This Week in Bank Points: Hotels in London, Venice and Rome

With flights secured to Italy in April, I set out to find some family friendly hotels in Europe bookable with points.

Our inbound flight lands in London, and we’re flying out of Rome so I had some flexibility with the itinerary between those two endpoints. I talked it over with the family (our boys will be 14 and 11 for this trip) and there was enthusiasm for cities on this visit. So we settled spending time in London, Venice, and Rome.

The challenges I’ve found with lodging in those cities are:

  • Finding single rooms that accommodate 4 people
  • Especially loyalty hotels where standard rooms (or even suites) only accomodate 2 or 3 people
  • Which makes leveraging hotel status difficult

Since we’ll be spending just 2-3 nights in each city it also makes AirBnB-type alternatives less appealing to me. Check-in “friction” for late night arrivals and cleaning fees make alternative lodging solutions even less appealing to me than usual. I totally respect that some people love AirBnB especially for families, but I’m just not a fan.

So I set out to find some good lodging options in each city, with eye towards using Bank Points to fund them.


My first thought in London was The Savoy, but then I realized that was a Fairmont property and sadly the Chase Fairmont card (and its free night certificates) have gone by the wayside.

My next thought was a Hilton property like a Conrad or a Waldorf Astoria but all of those properties seemed to have difficulties with 4 people in a room.

My next thought after that was a Hyatt property to leverage Globalist status. The Hyatt Regency Churchill but that too had issues with 4 people in a room. The only room that accomodates 4 people is the Royal Suite that goes for $2,000+ a night and can’t be booked with points. Finally, I checked out the Hyatt SLH properties (what are those?). Same thing: 4 people in a room was a non-starter, and those properties weren’t a good cent-per-point value anyway.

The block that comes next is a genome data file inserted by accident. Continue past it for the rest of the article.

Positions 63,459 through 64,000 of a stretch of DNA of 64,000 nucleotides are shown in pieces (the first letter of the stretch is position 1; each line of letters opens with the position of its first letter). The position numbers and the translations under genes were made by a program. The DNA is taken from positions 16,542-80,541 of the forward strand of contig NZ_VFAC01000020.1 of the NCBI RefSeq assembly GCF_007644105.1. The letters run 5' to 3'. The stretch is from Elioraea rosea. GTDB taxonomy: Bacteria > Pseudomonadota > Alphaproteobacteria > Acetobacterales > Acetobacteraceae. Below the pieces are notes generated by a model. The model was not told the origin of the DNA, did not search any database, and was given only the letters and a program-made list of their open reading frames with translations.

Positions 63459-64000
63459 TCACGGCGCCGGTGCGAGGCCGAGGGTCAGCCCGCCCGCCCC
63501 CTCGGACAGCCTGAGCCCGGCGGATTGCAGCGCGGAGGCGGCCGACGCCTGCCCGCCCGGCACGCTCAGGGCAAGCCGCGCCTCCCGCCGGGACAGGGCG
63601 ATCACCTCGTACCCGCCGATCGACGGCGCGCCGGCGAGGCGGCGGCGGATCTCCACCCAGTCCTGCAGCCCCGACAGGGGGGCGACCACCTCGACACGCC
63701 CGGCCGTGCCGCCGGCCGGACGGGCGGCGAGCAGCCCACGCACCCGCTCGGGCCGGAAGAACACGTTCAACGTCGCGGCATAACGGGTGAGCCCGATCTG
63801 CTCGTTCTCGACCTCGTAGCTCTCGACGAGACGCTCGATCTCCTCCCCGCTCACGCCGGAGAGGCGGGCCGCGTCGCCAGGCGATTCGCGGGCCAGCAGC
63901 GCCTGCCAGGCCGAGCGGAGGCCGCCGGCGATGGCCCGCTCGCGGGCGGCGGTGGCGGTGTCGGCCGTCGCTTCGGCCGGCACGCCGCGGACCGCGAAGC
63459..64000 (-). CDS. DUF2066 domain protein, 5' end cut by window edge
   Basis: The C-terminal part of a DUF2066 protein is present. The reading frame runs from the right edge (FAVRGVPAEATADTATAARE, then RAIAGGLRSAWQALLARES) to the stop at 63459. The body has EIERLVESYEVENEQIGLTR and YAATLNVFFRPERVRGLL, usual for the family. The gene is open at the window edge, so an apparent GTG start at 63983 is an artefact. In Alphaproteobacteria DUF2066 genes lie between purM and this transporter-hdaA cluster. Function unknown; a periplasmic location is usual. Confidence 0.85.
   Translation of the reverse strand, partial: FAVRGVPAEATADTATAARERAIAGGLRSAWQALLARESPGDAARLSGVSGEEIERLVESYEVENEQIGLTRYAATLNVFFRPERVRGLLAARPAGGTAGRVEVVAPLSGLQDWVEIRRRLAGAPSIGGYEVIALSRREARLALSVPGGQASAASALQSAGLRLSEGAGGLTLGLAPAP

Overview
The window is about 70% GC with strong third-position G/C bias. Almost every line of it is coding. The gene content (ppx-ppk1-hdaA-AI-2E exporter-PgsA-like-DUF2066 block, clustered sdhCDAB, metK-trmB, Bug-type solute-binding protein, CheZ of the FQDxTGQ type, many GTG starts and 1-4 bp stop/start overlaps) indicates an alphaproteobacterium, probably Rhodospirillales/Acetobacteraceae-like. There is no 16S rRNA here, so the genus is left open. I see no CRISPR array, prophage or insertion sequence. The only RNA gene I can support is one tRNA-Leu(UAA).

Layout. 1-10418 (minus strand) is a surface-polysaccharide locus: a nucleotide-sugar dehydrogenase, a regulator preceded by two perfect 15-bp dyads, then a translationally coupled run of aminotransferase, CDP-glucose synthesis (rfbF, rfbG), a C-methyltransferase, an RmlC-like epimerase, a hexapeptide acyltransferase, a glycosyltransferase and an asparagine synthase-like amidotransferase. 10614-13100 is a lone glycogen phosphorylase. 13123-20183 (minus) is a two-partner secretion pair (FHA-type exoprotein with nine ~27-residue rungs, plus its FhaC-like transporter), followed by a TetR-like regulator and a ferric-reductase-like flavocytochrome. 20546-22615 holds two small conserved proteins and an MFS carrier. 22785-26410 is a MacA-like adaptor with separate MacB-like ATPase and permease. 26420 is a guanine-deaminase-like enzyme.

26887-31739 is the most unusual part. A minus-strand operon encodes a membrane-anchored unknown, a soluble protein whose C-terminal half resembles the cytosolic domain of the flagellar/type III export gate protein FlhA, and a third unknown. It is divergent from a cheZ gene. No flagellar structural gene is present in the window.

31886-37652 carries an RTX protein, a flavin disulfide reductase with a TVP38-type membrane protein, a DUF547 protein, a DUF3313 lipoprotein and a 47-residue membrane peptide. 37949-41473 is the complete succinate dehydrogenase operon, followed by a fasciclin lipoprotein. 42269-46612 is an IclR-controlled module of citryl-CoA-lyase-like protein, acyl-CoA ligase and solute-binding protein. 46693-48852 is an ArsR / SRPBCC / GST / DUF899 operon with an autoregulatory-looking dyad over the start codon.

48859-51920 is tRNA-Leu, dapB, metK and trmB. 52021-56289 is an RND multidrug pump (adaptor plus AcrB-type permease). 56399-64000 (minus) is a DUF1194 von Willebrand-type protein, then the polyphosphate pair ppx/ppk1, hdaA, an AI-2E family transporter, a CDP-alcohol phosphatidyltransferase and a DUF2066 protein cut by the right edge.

I asked a friend who travels to London frequently what her favorite property was and she said the Rosewood London.

Rosewood is a luxury brand that seems to keep coming up in my searches. Honeymoon spots like the Rosewood Mayakoba and Rosewood Bermuda.

family friendly hotels europe points
Photo Credit | Rosewood London

I did a search on their site, expecting to see the same trend observed at “loyalty hotels” where I couldn’t get 4 people in a room. Fortunately they offer a Family Room that accommodates 4 people.

Photo Credit | Rosewood London

I first checked prices directly on the hotel’s site. They showed a rate of $887/nt for their Family Room – smallest room that accommodated 4 people.

When I checked the same room and dates on the Chase Ultimate Rewards portal the same room was available for $664/nt. Even better than booking direct, and I could pay for it with Ultimate Rewards with 1.5 cpp uplift. Booked it. Nice deal.

Check ’em out:

Rosewood London


My first inclination for lodging in Venice is the JW Marriott with its bi-level La Maisonette Loft Suite. And although that property is a 50,000 point/nt Marriott property and accommodates a family of 4, they tack on all kinds of additional charges for children in the room to the point where it hardly made sense to use points.

My next inclination was a luxury property like the Belmond Hotel Cipriani or the Aman Venice. But both of those were ridiculously expensive – and we’d need two rooms even if we booked a suite.

So I sought out something more family friendly in the heart of Venice and found the Hotel Flora.

Photo Credit | Hotel Flora Venice

Booking a refundable “quadruple” room directly on their site that accommodated 4 people came in at $729 for two nights: $364.50/nt.